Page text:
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Historic heat wave triggers fire risk in Argentina

2022-01-12T22:16:33.315Z

Buenos Aires reaches 41.1 degrees, the highest temperature recorded since 1957 Bathers in the Río de la Plata, in Buenos Aires, this Wednesday amid the heat wave that is hitting the country.AGUSTIN MARCARIAN (REUTERS) Argentina suffers a historic heat wave this week, with highs approaching 43 degrees in the interior of the country. The high temperatures have caused records in electricity consumption, power cuts and increase the threat of fires in areas already badly affecte



Bathers in the Río de la Plata, in Buenos Aires, this Wednesday amid the heat wave that is hitting the country.AGUSTIN MARCARIAN (REUTERS)

Argentina suffers a historic heat wave this week, with highs approaching 43 degrees in the interior of the country.

The high temperatures have caused records in electricity consumption, power cuts and increase the threat of fires in areas already badly affected by the drought.

The hot and dry weather, caused by the La Niña weather pattern, has made the South American country one of the hottest places in the world these days.

In Buenos Aires, the thermometers reached 41.1 degrees on Tuesday, the second highest temperature recorded since measurements began in 1906. It is only higher than the one reached on January 29, 1957, when it was 43.3 degrees. .

Keep raising the temperature!

🔥🌞🌡️


At 4:05 p.m., the City of Buenos Aires registered 41.1 ° C.

It is the 2nd highest since 1906. #oladecalor #calor https://t.co/6eNsTCMX91

- SMN Argentina (@SMN_Argentina) January 11, 2022

In Córdoba, in the central area, the temperature reached 42.5 degrees, while in the northern city of Santiago del Estero this Wednesday it again exceeded 41 degrees for the second day in a row, according to data from the National Meteorological Service.

This body expects extreme temperatures to continue until Saturday.

The temperature record skyrocketed electricity consumption and caused technical failures and network malfunctions that led to a major blackout.

More than 700,000 people in Buenos Aires and its metropolitan area spent Tuesday's sweltering afternoon without lights, fans, or air conditioning.

Much of the power grid was restored hours later, but this Wednesday about 17,000 people were still in the dark.

The high temperatures are compounded by the lack of rainfall.

The Paraná River, the second most important in South America, registers its lowest level since 1945, according to the Argentine Naval Prefecture.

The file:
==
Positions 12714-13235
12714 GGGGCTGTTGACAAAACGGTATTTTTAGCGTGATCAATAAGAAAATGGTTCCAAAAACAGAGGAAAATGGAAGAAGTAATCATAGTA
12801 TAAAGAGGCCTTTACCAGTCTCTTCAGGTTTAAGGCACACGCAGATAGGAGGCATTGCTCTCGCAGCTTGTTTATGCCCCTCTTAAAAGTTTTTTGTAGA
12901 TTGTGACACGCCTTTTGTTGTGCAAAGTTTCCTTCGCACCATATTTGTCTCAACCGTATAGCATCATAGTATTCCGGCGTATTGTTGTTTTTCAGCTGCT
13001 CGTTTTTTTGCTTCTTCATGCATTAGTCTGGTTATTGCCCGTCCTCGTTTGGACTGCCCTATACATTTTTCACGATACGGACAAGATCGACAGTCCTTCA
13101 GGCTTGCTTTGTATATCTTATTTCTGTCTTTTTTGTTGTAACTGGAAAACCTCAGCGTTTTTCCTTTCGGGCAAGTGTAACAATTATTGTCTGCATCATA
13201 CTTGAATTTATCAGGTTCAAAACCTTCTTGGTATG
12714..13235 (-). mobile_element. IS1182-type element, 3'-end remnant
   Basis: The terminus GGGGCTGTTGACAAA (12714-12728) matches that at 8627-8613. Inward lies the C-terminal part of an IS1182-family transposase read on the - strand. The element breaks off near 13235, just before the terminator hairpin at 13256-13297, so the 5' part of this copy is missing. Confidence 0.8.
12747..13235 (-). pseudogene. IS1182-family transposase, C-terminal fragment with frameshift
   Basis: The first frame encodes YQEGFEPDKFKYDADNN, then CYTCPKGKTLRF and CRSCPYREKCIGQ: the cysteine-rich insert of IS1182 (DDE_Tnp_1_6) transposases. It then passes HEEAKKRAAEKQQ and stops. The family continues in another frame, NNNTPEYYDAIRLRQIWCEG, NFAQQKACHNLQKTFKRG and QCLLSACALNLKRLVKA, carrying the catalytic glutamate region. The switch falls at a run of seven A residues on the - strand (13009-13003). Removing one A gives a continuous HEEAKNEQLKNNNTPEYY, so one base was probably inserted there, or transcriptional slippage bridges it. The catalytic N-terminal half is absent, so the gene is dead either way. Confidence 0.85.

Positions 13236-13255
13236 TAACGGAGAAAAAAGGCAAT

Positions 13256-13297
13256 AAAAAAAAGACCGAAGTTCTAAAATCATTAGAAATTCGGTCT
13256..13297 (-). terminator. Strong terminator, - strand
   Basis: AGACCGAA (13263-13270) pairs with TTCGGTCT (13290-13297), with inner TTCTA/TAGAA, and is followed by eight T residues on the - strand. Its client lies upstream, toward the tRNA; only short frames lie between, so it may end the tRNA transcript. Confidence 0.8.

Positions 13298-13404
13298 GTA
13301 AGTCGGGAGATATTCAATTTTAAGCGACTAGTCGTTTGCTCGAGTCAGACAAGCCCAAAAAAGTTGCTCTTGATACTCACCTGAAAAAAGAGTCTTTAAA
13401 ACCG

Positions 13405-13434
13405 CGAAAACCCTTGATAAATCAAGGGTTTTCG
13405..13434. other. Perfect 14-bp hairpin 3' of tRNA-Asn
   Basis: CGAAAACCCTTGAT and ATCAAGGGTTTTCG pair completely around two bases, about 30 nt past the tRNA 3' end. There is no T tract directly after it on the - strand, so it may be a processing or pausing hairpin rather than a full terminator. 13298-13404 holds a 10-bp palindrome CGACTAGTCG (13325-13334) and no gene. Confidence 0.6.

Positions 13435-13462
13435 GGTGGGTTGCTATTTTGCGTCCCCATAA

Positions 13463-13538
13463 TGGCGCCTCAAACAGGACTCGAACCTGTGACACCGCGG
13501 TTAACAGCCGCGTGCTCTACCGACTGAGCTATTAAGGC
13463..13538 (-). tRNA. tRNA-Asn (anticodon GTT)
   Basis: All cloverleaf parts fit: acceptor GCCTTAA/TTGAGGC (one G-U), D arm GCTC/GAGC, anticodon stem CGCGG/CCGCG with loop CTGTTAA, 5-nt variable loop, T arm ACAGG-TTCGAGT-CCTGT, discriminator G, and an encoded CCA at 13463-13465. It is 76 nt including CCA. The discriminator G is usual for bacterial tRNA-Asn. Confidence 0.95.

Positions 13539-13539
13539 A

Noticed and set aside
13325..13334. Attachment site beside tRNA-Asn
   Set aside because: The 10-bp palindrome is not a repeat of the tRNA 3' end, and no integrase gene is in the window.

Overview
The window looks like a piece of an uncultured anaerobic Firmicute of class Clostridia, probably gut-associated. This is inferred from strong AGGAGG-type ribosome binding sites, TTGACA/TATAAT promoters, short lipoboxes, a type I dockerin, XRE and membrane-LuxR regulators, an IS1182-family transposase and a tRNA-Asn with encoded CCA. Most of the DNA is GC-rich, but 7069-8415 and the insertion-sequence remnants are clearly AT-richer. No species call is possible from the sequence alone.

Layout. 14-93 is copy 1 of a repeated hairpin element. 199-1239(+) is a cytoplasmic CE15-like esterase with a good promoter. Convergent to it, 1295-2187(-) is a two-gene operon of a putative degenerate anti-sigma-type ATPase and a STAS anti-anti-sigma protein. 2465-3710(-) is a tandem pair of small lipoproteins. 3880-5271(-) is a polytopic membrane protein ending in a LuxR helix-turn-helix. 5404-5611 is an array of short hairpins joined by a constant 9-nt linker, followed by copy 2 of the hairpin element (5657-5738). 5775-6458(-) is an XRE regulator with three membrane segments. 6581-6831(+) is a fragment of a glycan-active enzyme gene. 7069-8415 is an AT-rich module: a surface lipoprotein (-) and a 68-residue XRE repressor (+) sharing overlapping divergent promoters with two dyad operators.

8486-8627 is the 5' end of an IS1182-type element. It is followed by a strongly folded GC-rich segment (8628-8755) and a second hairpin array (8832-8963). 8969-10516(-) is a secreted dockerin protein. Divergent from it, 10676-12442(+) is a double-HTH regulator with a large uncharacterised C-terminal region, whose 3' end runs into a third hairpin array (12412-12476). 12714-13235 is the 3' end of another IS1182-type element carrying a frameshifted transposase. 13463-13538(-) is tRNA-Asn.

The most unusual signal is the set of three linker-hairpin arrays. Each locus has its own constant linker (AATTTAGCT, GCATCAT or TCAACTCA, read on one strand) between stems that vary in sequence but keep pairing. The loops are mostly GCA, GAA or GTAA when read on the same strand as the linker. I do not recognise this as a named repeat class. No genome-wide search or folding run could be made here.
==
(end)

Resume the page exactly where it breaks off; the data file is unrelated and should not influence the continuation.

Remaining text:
So far in January, its waters have already receded more than half a meter on the shores of the city of Santa Fe, nearby lagoons have dried up and others have been reduced to their minimum expression.

Its low flow also complicates the navigation of the large export vessels in which soybeans and corn grown in Argentina are transported.

Risk of an environmental catastrophe

The drought and the fires unleashed this summer have led the Government to declare this Wednesday the "igneous emergency" throughout the territory for a period of one year in order to adopt the necessary measures to address "with imminent character" the fire fighting forest, rural or grasslands, the restoration of affected areas and the prevention of new outbreaks.

"By virtue of the risk of overcoming the response capacity of the media engaged in fighting the fire, the criticality of the situation and the imminent danger of an environmental catastrophe, it becomes necessary, imperative and convenient to proceed to declare the Igneous Emergency in all the national territory ”, says the decree published in the Official Gazette.

The Government is also concerned about the consequences of the lack of rainfall in the Argentine countryside, which represents 9% of the country's economy and is the main source of foreign exchange.

2018 saw the worst drought in half a century, with losses of more than $ 4 billion.

A similar situation would further complicate the difficult economic situation in the country.

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Source: elparis

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